The Big Money Driving Online Higher Education in Florida

UPDATE: All information for campaign finance comes from the Florida Division of Elections website.

Florida House Speaker Rep.  Will Weatherford (R-Wesley Chapel) tweeted the following message this morning:

I agree with @JebBush: online learning is the future of higher education!

I’ll bet he does indeed. Weatherford linked an op-ed penned by former governor Jeb Bush and education executive Randy Best in the Tampa Bay Times in which they say this:

Numerous articles and commentaries from inside and outside of academia are raising the alarm that American public higher education faces an unprecedented financial crisis.

For years, state legislatures have been disinvesting in public colleges and universities, leaving campus administrators to struggle with how to make do with less. The result: rising debt, deferred maintenance for aging facilities, reductions in programs and course offerings, dismissals, elimination of many  student and faculty services, and loss of talented faculty — many of whom haven’t received pay increases in years — to private universities.

Observers of Florida’s state legislature may quibble a bit with the last paragraph and have different take. I doubt that Jeb Bush would ever bemoan a “loss of talented faculty — many of whom haven’t received pay increases in years — to private universities.” Weatherford signaled a strong move toward online higher education at the end of the last session. So its time to take a look at some of the big money behind the shift.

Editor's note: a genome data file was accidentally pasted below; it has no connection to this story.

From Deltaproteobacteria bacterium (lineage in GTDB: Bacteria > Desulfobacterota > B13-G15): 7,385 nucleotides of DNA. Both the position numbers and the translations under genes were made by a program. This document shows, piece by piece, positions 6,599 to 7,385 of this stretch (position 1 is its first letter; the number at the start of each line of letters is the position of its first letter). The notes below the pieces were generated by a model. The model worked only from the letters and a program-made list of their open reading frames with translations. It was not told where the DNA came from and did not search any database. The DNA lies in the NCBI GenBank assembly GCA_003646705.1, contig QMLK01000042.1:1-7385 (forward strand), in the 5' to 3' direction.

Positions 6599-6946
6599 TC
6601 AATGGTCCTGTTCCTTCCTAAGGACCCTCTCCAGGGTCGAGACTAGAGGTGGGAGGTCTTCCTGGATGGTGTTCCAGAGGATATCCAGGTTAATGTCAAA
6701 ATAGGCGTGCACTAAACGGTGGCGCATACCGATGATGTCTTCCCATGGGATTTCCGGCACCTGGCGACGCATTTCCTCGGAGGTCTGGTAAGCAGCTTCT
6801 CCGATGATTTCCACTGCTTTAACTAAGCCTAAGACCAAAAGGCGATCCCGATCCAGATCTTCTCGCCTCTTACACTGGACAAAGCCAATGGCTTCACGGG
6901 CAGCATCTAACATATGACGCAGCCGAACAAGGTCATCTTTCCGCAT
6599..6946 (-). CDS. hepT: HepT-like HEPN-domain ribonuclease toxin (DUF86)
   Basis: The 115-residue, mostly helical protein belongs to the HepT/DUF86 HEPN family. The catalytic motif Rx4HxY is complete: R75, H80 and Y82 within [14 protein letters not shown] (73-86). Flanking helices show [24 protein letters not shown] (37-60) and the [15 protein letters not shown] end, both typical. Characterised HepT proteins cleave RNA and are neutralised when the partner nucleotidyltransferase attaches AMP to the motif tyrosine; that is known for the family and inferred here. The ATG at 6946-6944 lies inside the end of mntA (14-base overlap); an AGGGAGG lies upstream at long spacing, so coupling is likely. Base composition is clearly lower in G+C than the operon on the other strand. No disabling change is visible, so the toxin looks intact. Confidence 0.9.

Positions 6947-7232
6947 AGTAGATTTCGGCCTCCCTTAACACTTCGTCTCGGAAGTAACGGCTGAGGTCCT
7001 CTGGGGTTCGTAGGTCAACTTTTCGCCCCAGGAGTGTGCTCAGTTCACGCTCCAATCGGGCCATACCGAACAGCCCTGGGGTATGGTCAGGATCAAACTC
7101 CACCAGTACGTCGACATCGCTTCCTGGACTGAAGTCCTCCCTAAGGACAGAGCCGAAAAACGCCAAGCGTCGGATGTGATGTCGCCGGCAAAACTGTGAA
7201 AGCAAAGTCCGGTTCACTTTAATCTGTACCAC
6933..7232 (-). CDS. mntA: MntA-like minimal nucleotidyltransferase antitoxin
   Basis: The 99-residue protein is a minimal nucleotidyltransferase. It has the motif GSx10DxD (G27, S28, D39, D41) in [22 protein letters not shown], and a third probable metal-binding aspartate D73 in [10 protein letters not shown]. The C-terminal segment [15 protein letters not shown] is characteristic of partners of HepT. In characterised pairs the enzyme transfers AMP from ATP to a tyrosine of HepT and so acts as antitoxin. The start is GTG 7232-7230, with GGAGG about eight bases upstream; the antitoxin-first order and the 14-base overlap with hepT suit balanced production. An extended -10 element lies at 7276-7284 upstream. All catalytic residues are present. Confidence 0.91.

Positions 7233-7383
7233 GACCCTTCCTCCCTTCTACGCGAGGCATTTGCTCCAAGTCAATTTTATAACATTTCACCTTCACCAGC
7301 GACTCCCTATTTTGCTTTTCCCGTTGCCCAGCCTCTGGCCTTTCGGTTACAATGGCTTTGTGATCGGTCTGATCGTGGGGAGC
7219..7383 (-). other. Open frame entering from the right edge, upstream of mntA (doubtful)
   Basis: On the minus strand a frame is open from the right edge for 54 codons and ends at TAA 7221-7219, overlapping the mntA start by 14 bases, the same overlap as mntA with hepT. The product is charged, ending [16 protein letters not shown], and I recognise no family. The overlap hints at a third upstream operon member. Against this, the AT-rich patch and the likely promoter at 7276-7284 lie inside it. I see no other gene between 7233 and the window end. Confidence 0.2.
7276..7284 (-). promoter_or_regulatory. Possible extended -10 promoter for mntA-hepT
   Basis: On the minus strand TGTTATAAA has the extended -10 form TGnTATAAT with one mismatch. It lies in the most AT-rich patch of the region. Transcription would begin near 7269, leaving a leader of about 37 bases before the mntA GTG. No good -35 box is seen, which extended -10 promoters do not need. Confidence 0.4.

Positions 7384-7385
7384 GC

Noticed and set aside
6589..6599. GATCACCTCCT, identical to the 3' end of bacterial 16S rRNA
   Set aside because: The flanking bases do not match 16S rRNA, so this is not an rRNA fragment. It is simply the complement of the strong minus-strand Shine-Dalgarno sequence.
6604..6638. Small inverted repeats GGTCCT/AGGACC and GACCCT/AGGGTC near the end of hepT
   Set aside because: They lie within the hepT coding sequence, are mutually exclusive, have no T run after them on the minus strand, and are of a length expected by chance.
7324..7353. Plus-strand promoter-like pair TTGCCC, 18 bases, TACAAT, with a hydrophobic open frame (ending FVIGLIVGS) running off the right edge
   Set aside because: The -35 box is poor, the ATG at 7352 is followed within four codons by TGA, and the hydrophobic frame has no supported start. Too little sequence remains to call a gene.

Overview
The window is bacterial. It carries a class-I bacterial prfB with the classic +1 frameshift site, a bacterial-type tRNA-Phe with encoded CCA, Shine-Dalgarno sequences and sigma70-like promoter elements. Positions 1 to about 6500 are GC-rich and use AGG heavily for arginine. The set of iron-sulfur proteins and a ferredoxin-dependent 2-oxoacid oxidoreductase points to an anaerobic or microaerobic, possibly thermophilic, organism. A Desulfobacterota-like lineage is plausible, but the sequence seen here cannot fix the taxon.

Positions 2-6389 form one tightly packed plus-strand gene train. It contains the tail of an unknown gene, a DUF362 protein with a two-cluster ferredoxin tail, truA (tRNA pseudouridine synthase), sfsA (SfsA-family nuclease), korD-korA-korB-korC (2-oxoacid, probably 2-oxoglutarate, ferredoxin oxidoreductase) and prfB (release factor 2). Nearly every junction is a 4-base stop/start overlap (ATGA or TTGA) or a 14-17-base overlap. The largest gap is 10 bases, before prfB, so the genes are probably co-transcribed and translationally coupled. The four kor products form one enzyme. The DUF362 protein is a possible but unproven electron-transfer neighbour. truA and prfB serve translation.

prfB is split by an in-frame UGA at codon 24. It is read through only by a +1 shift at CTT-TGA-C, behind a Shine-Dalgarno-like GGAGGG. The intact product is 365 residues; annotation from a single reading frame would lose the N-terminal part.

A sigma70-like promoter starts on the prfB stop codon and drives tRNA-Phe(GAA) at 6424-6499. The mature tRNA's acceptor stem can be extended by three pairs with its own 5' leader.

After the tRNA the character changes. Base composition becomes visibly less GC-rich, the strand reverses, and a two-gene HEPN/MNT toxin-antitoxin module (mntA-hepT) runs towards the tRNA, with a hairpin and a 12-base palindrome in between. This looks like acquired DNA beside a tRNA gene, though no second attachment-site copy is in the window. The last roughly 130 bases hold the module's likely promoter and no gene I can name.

There isn’t any bigger player in online higher education than the Apollo Group, the operative arm behind Phoenix University. The Apollo Group, it’s subsidiaries, and  employees have donated $15,151,533 into political campaigns since 1999 across the nation.  Just since the beginning of the year, the Apollo Group – separate from its subsidiaries and employees – has put $96,500 into the coffers of Florida legislators. Some highlights:

* The bulk of the donations – $85,000 in all – went to Republican PACs.  An astonishing investigative piece my Mary Ellen Klas this past July revealed how the Republican Party of Florida (RPOF) channeled cash into the PACS controlled by legislative leaders, Senate president Don Gaetz (R-Niceville) and Weatherford. The Group targeted the RPOF with the majority of their donations, $50,000 in all. 

* Among the $85,000 mentioned above, Apollo made  $20,000 contribution to the Republican State Leadership Committee in April. The Washington DC based PAC turned that money around as part of two large contributions back to the RPOF.

 * The Apollo Group made token contributions to Democrats – $7000 in all – but in October, too late to be of significance in the November races.

The Apollo Group/Phoenix University probably isn’t the only online higher ed company trying to get Florida business. It is true that the online higher education option has benefited countless Americans. I met a Phoenix University student teacher last year who thankfully still had to do a stint in a classroom. But should – as Bush and Best say – just accept the fact that “state legislatures have been disinvesting in public colleges and universities” in favor of a corporate giant that’s obviously paying good money for Will Weatherford’s tweet this morning?

About Bob Sikes

A long time ago and a planet far, far away I was an athletic trainer for the New York Mets. I was blessed to be part of the now legendary 1986 World Series Championship. My late father told me that I'd one day be thankful I had that degree in teaching from Florida State University. He was right and I became twice blesses to become a teacher in the late 1990's. After dabbling with writing about the Mets and then politics, I settled on education.
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